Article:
How to Solve Quadratic Equations
Factoring, Quadratic Formula, & Quadratic CalculatorBy P. X. Williams
In algebra, a quadratic equation is a second-degree polynomial equation of the form
0 = Ax2 + Bx + C.
If A, B, and C are real numbers, then the solution set of a quadratic equation can be either two real values, one real value repeated, or two imaginary values that are complex conjugates of one another. If you graph a parabolic equation of the form y = Ax2 + Bx + C, the points where the parabola crosses the x-axis are the solutions. If a parabola does not intersect the x-axis, it means that the roots are either imaginary or complex numbers.
Quadratic equations can be solved by either factoring the polynomial into two linear factors and setting each equal to zero, or by plugging A, B, and C into the Quadratic Formula or a quadratic calculator.
FactoringThe first step in factoring is to divide both sides of the equation by A. For example, if you have 0 = 2x2 + 20x + 48, you can divide both sides of the equation by 2 to obtain 0 = x2 + 10x + 24.
Next, look at the coefficient of the x term, 10, and the constant term, 24. You need to find two numbers that add up to 10 and have a product of 24. The correct pair of numbers is 6 and 4.
Now, factor the polynomial into 0 = (x + 6)(x + 4). To find the solution set for this equation, you set (x + 6) equal to zero, and set (x + 4) equal to zero. This gives you two solutions: x = -6 and x = -4.
Here's another example: 0 = x2 - 14x + 49. The only pair of numbers that adds up to -14 and multiplies to 49 is -7 and -7. Thus, the equation factors into 0 = (x - 7)(x - 7). The only solution to the equation is x = 7, since the same factor is repeated twice.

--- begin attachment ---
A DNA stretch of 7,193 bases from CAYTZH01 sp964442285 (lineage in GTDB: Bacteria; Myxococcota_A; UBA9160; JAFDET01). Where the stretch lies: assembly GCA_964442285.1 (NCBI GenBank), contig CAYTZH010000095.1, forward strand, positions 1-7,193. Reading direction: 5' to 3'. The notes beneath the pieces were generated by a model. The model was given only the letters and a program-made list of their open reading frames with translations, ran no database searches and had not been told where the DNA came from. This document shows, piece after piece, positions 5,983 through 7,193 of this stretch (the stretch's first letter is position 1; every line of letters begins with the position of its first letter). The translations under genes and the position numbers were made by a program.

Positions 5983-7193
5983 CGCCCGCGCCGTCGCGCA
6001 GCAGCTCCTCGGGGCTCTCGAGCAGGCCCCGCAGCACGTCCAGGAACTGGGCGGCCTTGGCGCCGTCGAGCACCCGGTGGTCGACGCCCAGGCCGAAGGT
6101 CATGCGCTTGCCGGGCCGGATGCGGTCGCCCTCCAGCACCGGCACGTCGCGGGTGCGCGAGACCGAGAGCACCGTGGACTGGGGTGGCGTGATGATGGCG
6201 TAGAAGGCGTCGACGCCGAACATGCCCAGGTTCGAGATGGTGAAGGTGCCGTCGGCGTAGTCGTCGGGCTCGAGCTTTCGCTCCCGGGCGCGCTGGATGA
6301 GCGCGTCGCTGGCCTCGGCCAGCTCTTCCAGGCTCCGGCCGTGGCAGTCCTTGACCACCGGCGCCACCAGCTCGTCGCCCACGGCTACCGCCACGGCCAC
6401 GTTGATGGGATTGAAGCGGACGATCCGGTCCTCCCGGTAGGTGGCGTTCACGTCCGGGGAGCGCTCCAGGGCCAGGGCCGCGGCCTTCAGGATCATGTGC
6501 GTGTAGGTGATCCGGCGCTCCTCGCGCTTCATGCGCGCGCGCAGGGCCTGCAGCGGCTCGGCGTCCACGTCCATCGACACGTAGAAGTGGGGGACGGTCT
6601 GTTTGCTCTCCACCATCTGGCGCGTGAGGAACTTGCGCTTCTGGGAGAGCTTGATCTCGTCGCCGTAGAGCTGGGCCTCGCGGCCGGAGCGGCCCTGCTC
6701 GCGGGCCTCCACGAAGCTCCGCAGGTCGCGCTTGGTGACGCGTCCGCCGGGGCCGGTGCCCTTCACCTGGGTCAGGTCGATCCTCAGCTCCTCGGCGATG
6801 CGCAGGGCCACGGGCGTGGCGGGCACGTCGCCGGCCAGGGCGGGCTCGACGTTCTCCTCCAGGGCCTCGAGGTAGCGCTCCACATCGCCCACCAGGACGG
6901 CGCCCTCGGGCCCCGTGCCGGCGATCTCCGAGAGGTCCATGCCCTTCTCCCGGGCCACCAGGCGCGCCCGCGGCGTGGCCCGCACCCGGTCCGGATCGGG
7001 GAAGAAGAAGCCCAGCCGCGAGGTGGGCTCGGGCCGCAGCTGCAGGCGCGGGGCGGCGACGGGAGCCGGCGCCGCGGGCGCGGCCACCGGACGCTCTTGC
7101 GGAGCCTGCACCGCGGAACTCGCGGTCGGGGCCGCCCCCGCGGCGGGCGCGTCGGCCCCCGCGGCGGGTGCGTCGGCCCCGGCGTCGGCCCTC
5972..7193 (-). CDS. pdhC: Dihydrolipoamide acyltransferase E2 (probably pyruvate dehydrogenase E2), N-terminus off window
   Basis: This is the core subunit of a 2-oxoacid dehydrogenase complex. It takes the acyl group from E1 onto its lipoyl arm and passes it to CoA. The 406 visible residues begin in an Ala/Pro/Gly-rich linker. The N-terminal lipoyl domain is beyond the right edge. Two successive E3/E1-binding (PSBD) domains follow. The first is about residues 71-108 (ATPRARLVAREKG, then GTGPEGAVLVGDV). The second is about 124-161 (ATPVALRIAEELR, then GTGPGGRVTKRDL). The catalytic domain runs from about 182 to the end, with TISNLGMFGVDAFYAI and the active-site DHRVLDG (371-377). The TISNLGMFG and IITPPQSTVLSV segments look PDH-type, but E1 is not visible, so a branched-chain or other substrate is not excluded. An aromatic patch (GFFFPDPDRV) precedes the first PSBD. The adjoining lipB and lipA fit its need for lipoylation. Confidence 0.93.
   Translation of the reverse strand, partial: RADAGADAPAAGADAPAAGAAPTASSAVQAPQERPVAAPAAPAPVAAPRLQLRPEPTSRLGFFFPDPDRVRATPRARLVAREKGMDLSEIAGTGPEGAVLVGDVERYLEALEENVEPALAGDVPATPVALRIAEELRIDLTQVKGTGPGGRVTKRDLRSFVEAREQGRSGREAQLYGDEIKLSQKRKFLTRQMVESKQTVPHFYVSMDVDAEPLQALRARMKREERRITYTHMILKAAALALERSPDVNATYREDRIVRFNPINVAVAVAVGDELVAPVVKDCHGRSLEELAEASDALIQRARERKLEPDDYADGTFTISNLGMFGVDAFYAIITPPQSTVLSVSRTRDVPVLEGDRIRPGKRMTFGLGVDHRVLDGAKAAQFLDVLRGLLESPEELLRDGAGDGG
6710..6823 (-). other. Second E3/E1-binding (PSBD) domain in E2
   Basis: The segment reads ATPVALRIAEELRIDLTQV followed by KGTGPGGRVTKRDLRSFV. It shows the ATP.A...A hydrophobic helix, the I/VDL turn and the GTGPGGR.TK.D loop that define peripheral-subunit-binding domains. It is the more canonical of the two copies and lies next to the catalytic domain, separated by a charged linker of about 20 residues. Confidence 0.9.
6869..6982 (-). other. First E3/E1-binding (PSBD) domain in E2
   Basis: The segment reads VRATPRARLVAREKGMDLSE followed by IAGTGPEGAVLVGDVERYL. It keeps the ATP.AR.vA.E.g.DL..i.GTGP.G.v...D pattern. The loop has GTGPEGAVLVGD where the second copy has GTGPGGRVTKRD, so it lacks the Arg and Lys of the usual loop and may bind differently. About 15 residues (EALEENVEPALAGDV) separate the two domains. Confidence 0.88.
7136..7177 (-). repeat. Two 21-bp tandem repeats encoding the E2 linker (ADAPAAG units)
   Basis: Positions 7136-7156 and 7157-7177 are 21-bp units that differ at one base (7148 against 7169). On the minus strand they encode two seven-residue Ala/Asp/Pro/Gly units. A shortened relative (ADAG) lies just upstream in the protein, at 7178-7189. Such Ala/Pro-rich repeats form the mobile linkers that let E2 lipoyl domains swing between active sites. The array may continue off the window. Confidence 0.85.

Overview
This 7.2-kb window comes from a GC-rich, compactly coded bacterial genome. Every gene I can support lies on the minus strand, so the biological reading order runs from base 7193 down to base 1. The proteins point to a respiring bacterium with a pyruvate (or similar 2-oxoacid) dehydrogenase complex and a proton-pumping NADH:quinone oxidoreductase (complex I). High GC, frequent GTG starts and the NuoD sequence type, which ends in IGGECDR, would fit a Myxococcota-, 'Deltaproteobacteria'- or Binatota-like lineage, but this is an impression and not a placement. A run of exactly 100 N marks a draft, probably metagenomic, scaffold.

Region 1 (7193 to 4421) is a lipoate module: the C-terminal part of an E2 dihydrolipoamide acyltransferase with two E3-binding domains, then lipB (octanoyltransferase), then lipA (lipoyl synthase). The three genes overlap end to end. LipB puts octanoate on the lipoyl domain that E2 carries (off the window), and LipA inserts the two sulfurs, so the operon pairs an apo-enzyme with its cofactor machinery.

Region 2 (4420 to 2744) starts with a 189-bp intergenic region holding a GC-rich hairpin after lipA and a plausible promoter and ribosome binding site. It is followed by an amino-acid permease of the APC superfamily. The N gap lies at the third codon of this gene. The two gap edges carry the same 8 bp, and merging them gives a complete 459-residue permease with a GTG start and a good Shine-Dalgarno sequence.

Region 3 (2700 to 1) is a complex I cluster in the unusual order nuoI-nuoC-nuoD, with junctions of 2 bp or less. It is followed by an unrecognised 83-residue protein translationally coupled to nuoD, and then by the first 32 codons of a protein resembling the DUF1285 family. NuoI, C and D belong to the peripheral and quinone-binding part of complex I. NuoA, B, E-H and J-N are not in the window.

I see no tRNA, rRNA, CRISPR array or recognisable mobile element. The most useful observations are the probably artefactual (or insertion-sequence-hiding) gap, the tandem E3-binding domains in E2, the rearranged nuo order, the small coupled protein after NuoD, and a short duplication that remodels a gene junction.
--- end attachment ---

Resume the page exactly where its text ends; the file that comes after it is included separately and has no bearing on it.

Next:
Quadratic FormulaNot all quadratic equations can be solved by factoring. For example, the equation 0 = x2 + 9x + 50 cannot be factored. There is no pair of real numbers that adds up to 9 and has a product of 50. The solutions to this equation are imaginary numbers that can only be found with the quadratic formula.
The quadratic formula is derived by completing the square. Notice how the general quadratic equation can be solved for x:
0 = Ax2 + Bx + C
0 = Ax2 + Bx + B2/(4A) - B2/(4A) + C
0 = A[x2 + (B/A)x + B2/(4A2)] - B2/(4A) + C
0 = A[x + B/(2A)]2 - B2/(4A) + C
[B2/(4A) - C]/A = [x + B/(2A)]2
± sqrt[B2 - 4AC]/(2A) = x + B/(2A)
-B/(2A) ± sqrt(B2 - 4AC)/(2A) = x
To use the quadratic equation to solve x2 + 9x + 50, you must set a = 1, b = 9 and c = 50. This gives two answers, x = -4.5 + [sqrt(319)/2]i and x = -4.5 - [sqrt(319)/2]i. The i is the imaginary unit; it is equal to the square root of -1.
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